On this Page:
- Articles about EPM
- HTML enhancement packages
- Other Macro Packages
- The usual download sites
Dealing with EPM there are some recommendable articles in web magazines, some
good web pages and even one or the other article in printed media. The following
list is far from complete and I'd like to learn about other articles or pages and
mention them here.
In Default = in English
Customizing the Enhanced Editor
- EDM/2 article by Jörg Schwieder
An excellent article about customizing EPM via the my*.e files. Many of
the configuration constants are listed and explained in a way intelligible to both
EPM beginner and power user.
A Look at EPM 6.0x
- EDM/2 article by Paul Floyd
Adding syntax highlighting to EPM
- EDM/2 article by Paul Floyd
AFAIR and if I'm not mistaken, the headline is a little bit misleading, because the
main topic of this article is not the quite trivial syntax highlighting but the far
more complicated syntax assist.
One of EPM's highlights - by Richard Klemmer
This article was published in the september volume 1999 of
Extended Attributes, the monthly (print) magazine of the
Phoenix OS/2 society. It deals with two of
the different approaches (there may be more ;-)) of activating syntax highlighting
for various file types. Though it's certainly not my way I very much like the
REXX way, because it's so clear and simple.
In Dutch / in het Nederlands
- written by Frank de Lange
Bevat en goede kort-karakterisering van EPM. Treed niet in details, maar geeft
toch een idee an de nieuwe gebruiker wat met deze editor alles kan worden gedaan.
EPM - Enhanced Editor from OS/2 Warp
- written by Przemek Pawelczyk (?)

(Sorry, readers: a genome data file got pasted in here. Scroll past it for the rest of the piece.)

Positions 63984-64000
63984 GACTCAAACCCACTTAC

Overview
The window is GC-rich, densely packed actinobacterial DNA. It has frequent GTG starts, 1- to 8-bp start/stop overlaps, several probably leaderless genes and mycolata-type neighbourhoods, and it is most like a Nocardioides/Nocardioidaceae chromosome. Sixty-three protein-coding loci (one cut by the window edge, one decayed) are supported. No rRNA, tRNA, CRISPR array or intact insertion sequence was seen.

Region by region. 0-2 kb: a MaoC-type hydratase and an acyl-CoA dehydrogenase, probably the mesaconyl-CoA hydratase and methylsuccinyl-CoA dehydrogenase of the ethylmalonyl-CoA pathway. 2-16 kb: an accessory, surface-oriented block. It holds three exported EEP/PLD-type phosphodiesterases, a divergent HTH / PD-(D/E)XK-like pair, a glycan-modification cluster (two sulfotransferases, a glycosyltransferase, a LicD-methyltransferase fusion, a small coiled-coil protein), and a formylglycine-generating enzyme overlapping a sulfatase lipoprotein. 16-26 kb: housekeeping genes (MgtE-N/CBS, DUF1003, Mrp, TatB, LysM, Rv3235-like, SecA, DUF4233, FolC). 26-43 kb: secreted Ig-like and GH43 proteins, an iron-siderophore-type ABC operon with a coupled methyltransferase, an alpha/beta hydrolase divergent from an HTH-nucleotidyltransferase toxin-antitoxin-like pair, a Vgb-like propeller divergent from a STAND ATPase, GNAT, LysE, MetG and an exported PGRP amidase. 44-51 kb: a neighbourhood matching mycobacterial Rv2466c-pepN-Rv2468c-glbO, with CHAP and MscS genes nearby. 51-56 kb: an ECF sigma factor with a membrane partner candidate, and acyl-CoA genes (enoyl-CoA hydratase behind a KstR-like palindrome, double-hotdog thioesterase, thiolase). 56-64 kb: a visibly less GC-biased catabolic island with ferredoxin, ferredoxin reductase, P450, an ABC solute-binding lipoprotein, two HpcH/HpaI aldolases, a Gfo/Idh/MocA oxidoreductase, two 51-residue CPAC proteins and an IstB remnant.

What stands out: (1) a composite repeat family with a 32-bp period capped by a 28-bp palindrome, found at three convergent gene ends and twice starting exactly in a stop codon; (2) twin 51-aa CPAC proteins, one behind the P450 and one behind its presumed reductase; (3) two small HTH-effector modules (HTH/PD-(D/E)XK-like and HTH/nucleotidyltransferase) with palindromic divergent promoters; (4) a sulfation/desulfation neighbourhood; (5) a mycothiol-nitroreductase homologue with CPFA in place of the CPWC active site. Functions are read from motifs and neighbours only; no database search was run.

My mastership of the Polish language equals zero. Therefore I do not even know if that's the
authors name I've picked out of the text or just some words perhaps meaning "happy easter",
"squeamish ossifrage" or "blind watchmaker". Judging from the few english keywords in the
text however, it has to be full of cluons
and solid knowledge about EPM. Thus - until proven wrong - I dare to recommend it.
In German / in Deutsch
Der EPM - mehr als nur ein einfacher Editor
- von Wolfgang Mayle, Patrick Rogge
Ein einführender Vortrag
Workshop EPM - von Heinz Wolek
Wohl der, die ihre OS/2 Inside-Ausgaben aufgehoben hat! In den Ausgaben
3/97, 4/97, 6/97 und 8/97 ist eine ausführliche und überaus lesenswerte Einführung
in die grundlegende Bedienung und Konfiguration des EPM und eine Übersicht über die
Möglichkeiten, ihn zu programmieren, zu finden.
|HTML enhancement packages
NEW in 2002/09: Though not being an enhancement package my
little EPM highlighting scheme for HTML might make your web page editing a little
easier. There are other schemes around which serve the same purpose, but I like
mine best. Have a look at it (.PNG, 19kB)
or just download it to judge for yourself.
But now for the real stuff:
HTML is the language spoken by a tribe of headhunters near the source of the
Nile. It has proven useful for creating web pages and frenzied pygmy dance
rituals. It is a simple language that can be edited with tools such as EDLIN,
vi or the air traffic control system at the O'Hare Internation Airport.
-- Mr. Bunny
Well, that does explain a lot, doesn't it? But instead of hiring your local
headhunter to get you one of those above mentioned headhunters speaking HTML,
you could give EPM a try and compose your webpages yourself.
There are several macro packages which may assist you. Most of them provide you
with an additional menu containing html specific actions. In addition to that
some of them add some DDE connectivity between EPM and your browser (this means
that you can make your browser (if DDE enabled) reload the page in design from
within EPM). Finally two are even drag & drop enabled in a way that if you
drag & drop an image on your html document, this image is correctly inserted
into your page.
Before I list those macro packages I have to admit that I use none of them. Not
because I'd think they're not good, but just because I very seldom use the main
menu in EPM anyway and got somewhat used to write HTML my way which mostly is letter
by letter (for the experts: I set BLOCK_ALT_KEY = 0
and BLOCK_ACTIONBAR_ACCELERATORS = 1 in
mycnf.e and deactivated Menu accelerators in my settings notebook).
What I'm trying to say: I'm no expert on those HTML macro packages and I
certainly do not prefer one over the other (as a matter of fact I'm almost equally
impressed by each of them). Keep that in mind and give them a try to judge yourself.